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Cushing Syndrome Overview

Introduction of Cushing Syndrome

Cushing syndrome occurs when the body is exposed to high levels of the hormone cortisol over a long period of time. Cortisol is produced in the adrenal glands and plays an important role in the body. For example, cortisol can regulate blood pressure, decreases inflammation, and keeps heart and blood vessels functioning normally. In some conditions, cortisol is called the “stress hormone” because it can help the body respond to stress. Moreover, it regulates the way people convert (metabolize) proteins, carbohydrates and fats in individuals’ diets into usable energy. However, when the level of cortisol is too high in the body, people possibly develop Cushing syndrome. Too much cortisol results in the hallmark signs of Cushing syndrome, including a fatty hump between patients’ shoulders, a rounded face, and pink or purple stretch marks on the skin. What’s more, Cushing syndrome can lead to high blood pressure, bone loss and, on occasion, type 2 diabetes. This type of Cushing syndrome is called “endogenous”. In general, endogenous Cushing syndrome occurs rarely. It is estimated that ranging from about 40 to 70 people out of every million.

The most common cause of Cushing syndrome is the long-term, high-dose use of glucocorticoids that are similar to cortisol. These medicines are usually utilized to treat other disorders, such as asthma NIH external link, rheumatoid arthritis NIH external link, and lupus NIH external link. Also, using glucocorticoids can suppress the immune system after an organ transplant to keep the body from rejecting the new organ. This type of Cushing syndrome is called “exogenous.” Except that, several types of tumors can cause the body to make excess cortisol, such as pituitary tumors, ectopic ACTH-producing tumors, adrenal tumors. Cushing syndrome most often affects adults, aged 30 to 50, but can also find in children. Furthermore, Cushing syndrome affects about three times as many women as men.

Overview of Cushing syndrome pathways

Main Signaling Pathways in Cushing Syndrome

Diagnosis of Cushing Syndrome

It is difficult to diagnose Cushing syndrome, particularly endogenous Cushing syndrome, because other conditions have the same signs and symptoms. Doctors will use a physical exam, looking for signs of Cushing syndrome. Candidates may suspect Cushing syndrome if they have signs, like the rounding of the face, a pad of fatty tissue between the shoulders and neck (buffalo hump), and thin skin with bruises and stretch marks. If they have been taking a corticosteroid medication for a long time, doctors may suspect that they have developed Cushing syndrome due to this medication. If individuals have not been using a corticosteroid medication, they need other diagnostic tests to help doctors to pinpoint the cause:

  • Urine and blood tests. These tests measure hormone levels in the urine and blood and show whether the body is producing excessive cortisol. For the urine test, candidates may be asked to collect their urine over 24 hours. The samples of two tests will be sent to a lab to be analyzed for cortisol levels. Higher than normal cortisol levels suggest Cushing syndrome.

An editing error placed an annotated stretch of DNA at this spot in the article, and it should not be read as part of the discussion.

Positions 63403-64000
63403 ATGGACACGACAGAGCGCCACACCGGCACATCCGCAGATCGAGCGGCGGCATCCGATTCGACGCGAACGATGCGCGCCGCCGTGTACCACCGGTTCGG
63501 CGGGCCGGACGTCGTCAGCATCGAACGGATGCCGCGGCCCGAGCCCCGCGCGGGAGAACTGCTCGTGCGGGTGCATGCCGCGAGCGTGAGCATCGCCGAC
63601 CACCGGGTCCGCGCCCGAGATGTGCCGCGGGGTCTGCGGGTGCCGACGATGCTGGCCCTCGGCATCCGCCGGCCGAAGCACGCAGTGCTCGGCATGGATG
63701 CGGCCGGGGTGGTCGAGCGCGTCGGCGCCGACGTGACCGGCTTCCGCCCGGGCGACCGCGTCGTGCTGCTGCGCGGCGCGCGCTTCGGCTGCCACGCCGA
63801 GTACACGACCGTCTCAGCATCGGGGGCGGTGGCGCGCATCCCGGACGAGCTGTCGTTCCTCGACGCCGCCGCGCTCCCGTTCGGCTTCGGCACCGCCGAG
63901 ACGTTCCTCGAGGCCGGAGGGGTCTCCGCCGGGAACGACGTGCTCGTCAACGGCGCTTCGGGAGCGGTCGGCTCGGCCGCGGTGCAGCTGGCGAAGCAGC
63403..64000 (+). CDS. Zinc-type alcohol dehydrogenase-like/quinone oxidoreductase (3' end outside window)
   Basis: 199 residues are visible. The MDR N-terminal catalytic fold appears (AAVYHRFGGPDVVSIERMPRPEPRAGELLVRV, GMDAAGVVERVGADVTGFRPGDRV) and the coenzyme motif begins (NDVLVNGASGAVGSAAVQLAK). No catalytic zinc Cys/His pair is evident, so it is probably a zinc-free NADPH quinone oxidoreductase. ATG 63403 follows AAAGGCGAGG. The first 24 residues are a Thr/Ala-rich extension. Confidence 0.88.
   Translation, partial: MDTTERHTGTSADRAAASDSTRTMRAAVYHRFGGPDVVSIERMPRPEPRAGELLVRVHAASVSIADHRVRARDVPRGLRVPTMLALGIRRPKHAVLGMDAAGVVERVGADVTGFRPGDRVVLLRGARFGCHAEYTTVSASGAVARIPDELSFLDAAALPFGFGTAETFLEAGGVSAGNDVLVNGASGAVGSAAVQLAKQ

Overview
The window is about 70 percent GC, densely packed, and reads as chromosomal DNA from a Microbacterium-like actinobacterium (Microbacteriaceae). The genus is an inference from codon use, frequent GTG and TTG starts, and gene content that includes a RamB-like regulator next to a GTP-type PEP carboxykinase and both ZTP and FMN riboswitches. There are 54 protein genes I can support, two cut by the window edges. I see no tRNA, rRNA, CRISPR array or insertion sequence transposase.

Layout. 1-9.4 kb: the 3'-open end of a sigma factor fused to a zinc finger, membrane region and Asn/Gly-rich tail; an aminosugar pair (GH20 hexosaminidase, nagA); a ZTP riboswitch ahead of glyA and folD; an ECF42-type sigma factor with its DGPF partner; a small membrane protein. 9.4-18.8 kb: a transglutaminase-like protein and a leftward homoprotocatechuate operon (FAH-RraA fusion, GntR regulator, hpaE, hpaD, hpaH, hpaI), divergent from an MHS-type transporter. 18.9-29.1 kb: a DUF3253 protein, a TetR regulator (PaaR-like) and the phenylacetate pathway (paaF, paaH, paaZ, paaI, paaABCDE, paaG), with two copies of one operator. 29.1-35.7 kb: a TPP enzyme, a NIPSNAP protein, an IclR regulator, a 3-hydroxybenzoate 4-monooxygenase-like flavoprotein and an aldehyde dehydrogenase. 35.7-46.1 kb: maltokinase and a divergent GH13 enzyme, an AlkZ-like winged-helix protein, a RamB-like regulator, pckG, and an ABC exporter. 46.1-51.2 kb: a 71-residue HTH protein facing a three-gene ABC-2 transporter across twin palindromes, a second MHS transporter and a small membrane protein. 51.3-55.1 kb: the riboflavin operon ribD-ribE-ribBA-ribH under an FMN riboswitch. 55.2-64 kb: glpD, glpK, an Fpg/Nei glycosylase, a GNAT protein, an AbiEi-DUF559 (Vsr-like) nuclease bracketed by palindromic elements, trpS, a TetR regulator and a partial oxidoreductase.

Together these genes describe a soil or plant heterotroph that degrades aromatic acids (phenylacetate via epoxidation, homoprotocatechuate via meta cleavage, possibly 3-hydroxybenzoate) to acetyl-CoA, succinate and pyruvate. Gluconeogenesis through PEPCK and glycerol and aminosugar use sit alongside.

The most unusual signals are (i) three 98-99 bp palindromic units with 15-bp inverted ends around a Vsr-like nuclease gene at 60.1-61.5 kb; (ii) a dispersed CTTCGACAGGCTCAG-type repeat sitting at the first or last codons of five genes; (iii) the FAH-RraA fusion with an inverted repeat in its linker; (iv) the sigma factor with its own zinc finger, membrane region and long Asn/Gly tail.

• Saliva test. Cortisol levels normally rise and fall throughout a day. If people without Cushing syndrome, levels of cortisol will drop significantly in the evening. This test measures the amount of cortisol in personal saliva in the late evening. Normally, cortisol production drops in the evening. However, people with Cushing syndrome, cortisol levels cannot drop.
  • Dexamethasone suppression test (DST). DST is used to assess adrenal gland function by measuring how cortisol levels change in response to an injection of dexamethasone.
  • Drugs for cravings: Naltrexone (ReVia) can help decrease the urge to have a drink. Acamprosate (Campral) may help for cravings.
  • Imaging tests. Computerized tomography (CT) scans or magnetic resonance imaging (MRI) scans can provide images of candidate’s pituitary and adrenal glands to detect abnormalities, such as tumors.

Targeted Therapy for Cushing Syndrome

The best treatment for patients depends on the cause of the syndrome. If the cause of Cushing syndrome is long-term use of corticosteroid medications, the doctor can prescribe non-corticosteroid drugs, which will allow patients to decrease the dosage or eliminate the use of corticosteroid medications. If the cause of Cushing syndrome is a tumor, the doctor may recommend complete surgical removal. After the operation, patients need to take cortisol replacement medications to provide their body with the correct amount of cortisol. In most cases, patients eventually experience a return of normal adrenal hormone production, and doctors regularly decrease the replacement drugs. If the surgeon cannot remove a tumor, patients commonly prescribe radiation therapy.

Medications can be utilized to control cortisol production when surgery and radiation don't work. Also, doctors may recommend drug therapy before surgery to minimize surgical risk. Medications to control excessive production of cortisol at the adrenal gland include ketoconazole, mitotane (Lysodren) and metyrapone (Metopirone). Mifepristone (Korlym, Mifeprex) is approved for people with Cushing syndrome who have type 2 diabetes or glucose intolerance. The newest medication for Cushing syndrome is pasireotide (Signifor), and it works by reducing ACTH (Adrenocorticotropic Hormone) production from a pituitary tumor.

For research use only. Not intended for any clinical use.

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